Medical procedures that are intimate, such as colonoscopies and pelvic/prostate examinations, can cause discomfort and embarrassment for patients. Previous studies have reported that the embarrassment experienced during these situations can prevent patients from engaging in medical examinations (1,2).
Medical staff such as nurses also face this sensitive situation, especially when providing genitalia-related nursing, which are nursing procedures that necessitate exposure and/or physical contact with the external genitalia (perineum, penis, or orchis). Such care includes genital hygiene, urinary catheterization, meatal cleansing, genital wound care, pubic area shaving, and taking sexual histories on admission to the wards (3). Embarrassment, which is a negative emotion defined as feeling flustered because of poor performance (4), is also experienced by patients when their bodily privacy (5) is invaded.
Although many studies have focused on medical embarrassment and its influence on patients, few studies have examined embarrassment among female nurses. Existing studies on attitudes toward intimate care have mainly involved nursing students and male nurses. Crossan et al. (6) interviewed 166 nursing students in New Zealand to explore their attitudes about providing intimate care to patients of the opposite sex. The results showed that student nurses face many challenges when providing intimate care to patients. Meanwhile, a study by Turk et al. (7) involving 300 female nursing students found that many students had negative attitudes towards providing genital area-related care to male patients. Inoue and colleagues (8) used semi-structured, open-ended interviews to reveal that male nurses in Western Australia often experience negative feelings when providing intimate care for female patients.
In China, nursing is a female-dominated occupation. Nurses are susceptible to negative emotions such as shyness, embarrassment, and resistance when caring for male patients’ bodily private parts (9). This may lower the quality of healthcare, cause nurse-patient disputes, and affect nurses’ mental health. Therefore, it is crucial to investigate the embarrassment felt by female nurses when providing genitalia-related care.
A national cross-sectional study among Chinese female nurses was conducted to investigate the feeling of embarrassment when providing genitalia-related care and the factors associated with embarrassment. This article is presented following the STROBE reporting checklist (10) (available at http://dx.doi.org/10.21037/atm-20-5154).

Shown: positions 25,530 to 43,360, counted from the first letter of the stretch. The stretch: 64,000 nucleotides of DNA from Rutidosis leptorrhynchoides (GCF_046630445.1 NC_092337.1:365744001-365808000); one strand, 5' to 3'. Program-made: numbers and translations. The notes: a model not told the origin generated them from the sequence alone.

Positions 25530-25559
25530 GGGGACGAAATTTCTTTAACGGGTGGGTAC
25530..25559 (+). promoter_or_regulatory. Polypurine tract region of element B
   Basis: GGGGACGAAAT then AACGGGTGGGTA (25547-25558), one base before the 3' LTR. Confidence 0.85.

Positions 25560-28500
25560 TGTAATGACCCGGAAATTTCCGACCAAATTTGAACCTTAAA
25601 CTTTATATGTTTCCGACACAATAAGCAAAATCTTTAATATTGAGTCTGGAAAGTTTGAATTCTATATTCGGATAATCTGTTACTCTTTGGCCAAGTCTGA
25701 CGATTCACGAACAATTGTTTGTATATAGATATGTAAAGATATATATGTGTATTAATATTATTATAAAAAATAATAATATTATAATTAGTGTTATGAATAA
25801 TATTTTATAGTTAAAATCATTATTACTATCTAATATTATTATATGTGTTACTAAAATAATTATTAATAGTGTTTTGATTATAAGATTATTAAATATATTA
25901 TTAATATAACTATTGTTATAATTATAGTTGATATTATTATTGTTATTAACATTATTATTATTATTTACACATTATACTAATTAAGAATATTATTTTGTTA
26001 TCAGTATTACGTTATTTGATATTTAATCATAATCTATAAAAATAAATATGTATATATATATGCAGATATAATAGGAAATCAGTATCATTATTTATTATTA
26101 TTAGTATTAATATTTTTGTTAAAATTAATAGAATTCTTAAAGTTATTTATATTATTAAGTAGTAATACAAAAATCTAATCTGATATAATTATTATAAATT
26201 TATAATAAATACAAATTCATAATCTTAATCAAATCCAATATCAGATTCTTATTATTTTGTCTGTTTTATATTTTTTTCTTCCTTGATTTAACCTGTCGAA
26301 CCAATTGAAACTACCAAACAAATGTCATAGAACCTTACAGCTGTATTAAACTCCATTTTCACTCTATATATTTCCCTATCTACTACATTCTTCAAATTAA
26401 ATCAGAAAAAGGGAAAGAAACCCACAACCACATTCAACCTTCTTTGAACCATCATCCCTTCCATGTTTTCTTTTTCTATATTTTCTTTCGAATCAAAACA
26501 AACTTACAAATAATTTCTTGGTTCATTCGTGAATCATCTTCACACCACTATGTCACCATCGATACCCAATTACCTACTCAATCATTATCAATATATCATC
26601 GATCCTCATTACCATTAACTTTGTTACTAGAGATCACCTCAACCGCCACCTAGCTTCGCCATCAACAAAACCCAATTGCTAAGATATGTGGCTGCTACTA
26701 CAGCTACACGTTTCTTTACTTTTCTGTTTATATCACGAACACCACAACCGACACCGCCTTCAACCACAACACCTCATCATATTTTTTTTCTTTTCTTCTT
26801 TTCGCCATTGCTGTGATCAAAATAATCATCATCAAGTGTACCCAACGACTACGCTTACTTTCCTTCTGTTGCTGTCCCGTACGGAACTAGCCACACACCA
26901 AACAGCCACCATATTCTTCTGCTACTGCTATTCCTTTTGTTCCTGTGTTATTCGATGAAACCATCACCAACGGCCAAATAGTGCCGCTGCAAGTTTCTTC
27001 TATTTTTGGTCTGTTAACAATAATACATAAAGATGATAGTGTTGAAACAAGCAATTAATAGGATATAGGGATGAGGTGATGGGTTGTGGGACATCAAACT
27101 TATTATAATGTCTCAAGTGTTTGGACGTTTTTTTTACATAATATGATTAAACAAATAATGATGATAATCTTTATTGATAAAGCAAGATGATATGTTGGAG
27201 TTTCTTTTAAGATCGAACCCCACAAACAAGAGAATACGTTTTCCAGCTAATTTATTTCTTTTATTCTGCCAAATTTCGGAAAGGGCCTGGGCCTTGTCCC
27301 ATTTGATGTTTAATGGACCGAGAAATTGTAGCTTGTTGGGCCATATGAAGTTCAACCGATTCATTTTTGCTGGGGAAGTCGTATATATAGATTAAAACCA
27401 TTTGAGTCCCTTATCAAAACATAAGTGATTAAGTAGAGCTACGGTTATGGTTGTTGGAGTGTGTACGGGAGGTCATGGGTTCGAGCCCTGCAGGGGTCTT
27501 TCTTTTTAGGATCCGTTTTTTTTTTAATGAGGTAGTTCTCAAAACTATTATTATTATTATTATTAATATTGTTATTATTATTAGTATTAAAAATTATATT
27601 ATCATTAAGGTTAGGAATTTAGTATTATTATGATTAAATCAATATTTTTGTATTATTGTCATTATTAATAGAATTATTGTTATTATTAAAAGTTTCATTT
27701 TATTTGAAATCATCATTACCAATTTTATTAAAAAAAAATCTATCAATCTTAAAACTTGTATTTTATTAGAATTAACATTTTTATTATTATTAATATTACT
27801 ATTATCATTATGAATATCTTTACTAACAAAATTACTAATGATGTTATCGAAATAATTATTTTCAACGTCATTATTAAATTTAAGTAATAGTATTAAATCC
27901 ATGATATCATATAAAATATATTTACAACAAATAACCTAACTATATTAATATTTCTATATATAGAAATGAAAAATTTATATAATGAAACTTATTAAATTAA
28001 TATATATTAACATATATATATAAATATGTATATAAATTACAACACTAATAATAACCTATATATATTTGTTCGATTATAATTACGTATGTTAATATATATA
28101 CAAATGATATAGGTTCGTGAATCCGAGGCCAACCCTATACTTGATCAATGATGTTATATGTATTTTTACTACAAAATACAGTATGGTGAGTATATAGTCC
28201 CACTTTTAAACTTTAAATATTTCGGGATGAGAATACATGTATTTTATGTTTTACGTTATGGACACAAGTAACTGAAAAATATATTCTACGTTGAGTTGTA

Study design, setting, and participants
A national cross-sectional survey was conducted from October to December 2019 to evaluate the state of embarrassment among Chinese female nurses during genitalia-related care and the factors associated with the levels of embarrassment. Female nurses from gynecology and urology departments were recruited online via convenience sampling and invited to complete an online survey powered by www.wjx.cn, a platform providing services equivalent to Amazon Mechanical Turk. Registered female nurses who voluntarily participated were included in this study.
The online survey collected socio-demographic and job-related information including age, educational level, marital status, hospital of employment, department, years working, frequency of genitalia-related care per week, personal attitude towards genital contact, and level of embarrassment when providing genitalia-related care. The question, “How embarrassing assessed the latter is providing genitalia-related care?” The embarrassment level was rated from 1 to 5, with responses ranging from 1 being “extremely embarrassing” and 5 being “not embarrassing at all.”
The online survey also included a professional identity scale and the Chinese version of the Jefferson scale of empathy. The professional identity scale (11) was used to measure a nurse’s professional identity: the clear recognition of one’s career goals, abilities, personal interests, and personal values (12). The scale consists of 30 items categorized into five dimensions: self-reflection, dealing with professional frustration, professional social skills, professional social support, and professional identity evaluation. The items were rated on a 5-point Likert scale, with 1 indicating that the item was “very inconsistent,” 2 indicating that it was “inconsistent,” 3 indicating that it was “sometimes consistent,” 4 indicating that it was “consistent,” and 5 indicating that it was “very consistent”. The total score ranged from 30–150. Typically, 30–60 points indicated very low professional identity levels, 61–90 points indicated low levels of professional identity, 91–120 points indicated medium levels of professional identity and 121–150 points indicated high professional identity levels. Reliability and validity were determined to be satisfactory (Cronbach’s α =0.938, χ2/df =1.85). The scale’s acceptable reliability has been confirmed in previous studies (13).
The Chinese version of the Jefferson scale of empathy (14,15) was used to assess the nurse’s level of empathy, that is, the ability to understand others (16). The scale contains 3 dimensions: taking perspective, compassionate care, and understanding of others’ perspectives. The 20 items on the scale were rated on a Likert scale ranging from 1 (strongly agree) to 7 (strongly disagree), with a total score of 7–140 points. A single item score ≥3.5 indicates a relatively ideal level, while total scores ≤60, 61–99, and ≥100 indicate low, medium, and high empathy levels, respectively. The Chinese version scale had sound reliability and validity. The Cronbach’s α coefficient of the overall scale was 0.797, and the split-half reliability coefficient was 0.788. The overall scale’s content validity index was between 0.2–1, suggesting good reliability and validity. The scale’s acceptable reliability and validity in the Chinese context have been confirmed in a previous study (17,18).